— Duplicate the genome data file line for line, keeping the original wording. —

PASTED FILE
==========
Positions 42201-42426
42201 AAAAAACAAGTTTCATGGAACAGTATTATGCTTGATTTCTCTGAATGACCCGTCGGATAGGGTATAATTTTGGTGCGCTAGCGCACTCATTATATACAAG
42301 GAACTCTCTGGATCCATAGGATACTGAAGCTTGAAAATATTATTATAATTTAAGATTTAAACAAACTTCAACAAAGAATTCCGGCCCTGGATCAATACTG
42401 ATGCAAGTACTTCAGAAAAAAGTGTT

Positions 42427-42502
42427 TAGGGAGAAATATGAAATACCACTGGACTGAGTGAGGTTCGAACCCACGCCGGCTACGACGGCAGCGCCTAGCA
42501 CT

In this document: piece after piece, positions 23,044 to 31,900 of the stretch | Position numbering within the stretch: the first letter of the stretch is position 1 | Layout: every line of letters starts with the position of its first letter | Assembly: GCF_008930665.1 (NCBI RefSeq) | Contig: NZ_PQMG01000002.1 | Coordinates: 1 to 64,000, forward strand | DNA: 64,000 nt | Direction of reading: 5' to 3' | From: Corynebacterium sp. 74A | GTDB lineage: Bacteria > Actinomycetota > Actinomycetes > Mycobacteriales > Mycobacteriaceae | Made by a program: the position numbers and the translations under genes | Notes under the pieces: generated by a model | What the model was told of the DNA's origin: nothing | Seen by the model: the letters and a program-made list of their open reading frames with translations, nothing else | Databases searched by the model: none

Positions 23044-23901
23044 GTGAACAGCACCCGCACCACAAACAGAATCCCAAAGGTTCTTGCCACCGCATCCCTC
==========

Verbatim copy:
Positions 42201-42426
42201 AAAAAACAAGTTTCATGGAACAGTATTATGCTTGATTTCTCTGAATGACCCGTCGGATAGGGTATAATTTTGGTGCGCTAGCGCACTCATTATATACAAG
42301 GAACTCTCTGGATCCATAGGATACTGAAGCTTGAAAATATTATTATAATTTAAGATTTAAACAAACTTCAACAAAGAATTCCGGCCCTGGATCAATACTG
42401 ATGCAAGTACTTCAGAAAAAAGTGTT

Positions 42427-42502
42427 TAGGGAGAAATATGAAATACCACTGGACTGAGTGAGGTTCGAACCCACGCCGGCTACGACGGCAGCGCCTAGCA
42501 CT

In this document: piece after piece, positions 23,044 to 31,900 of the stretch | Position numbering within the stretch: the first letter of the stretch is position 1 | Layout: every line of letters starts with the position of its first letter | Assembly: GCF_008930665.1 (NCBI RefSeq) | Contig: NZ_PQMG01000002.1 | Coordinates: 1 to 64,000, forward strand | DNA: 64,000 nt | Direction of reading: 5' to 3' | From: Corynebacterium sp. 74A | GTDB lineage: Bacteria > Actinomycetota > Actinomycetes > Mycobacteriales > Mycobacteriaceae | Made by a program: the position numbers and the translations under genes | Notes under the pieces: generated by a model | What the model was told of the DNA's origin: nothing | Seen by the model: the letters and a program-made list of their open reading frames with translations, nothing else | Databases searched by the model: none

Positions 23044-23901
23044 GTGAACAGCACCCGCACCACAAACAGAATCCCAAAGGTTCTTGCCACCGCATCCCTC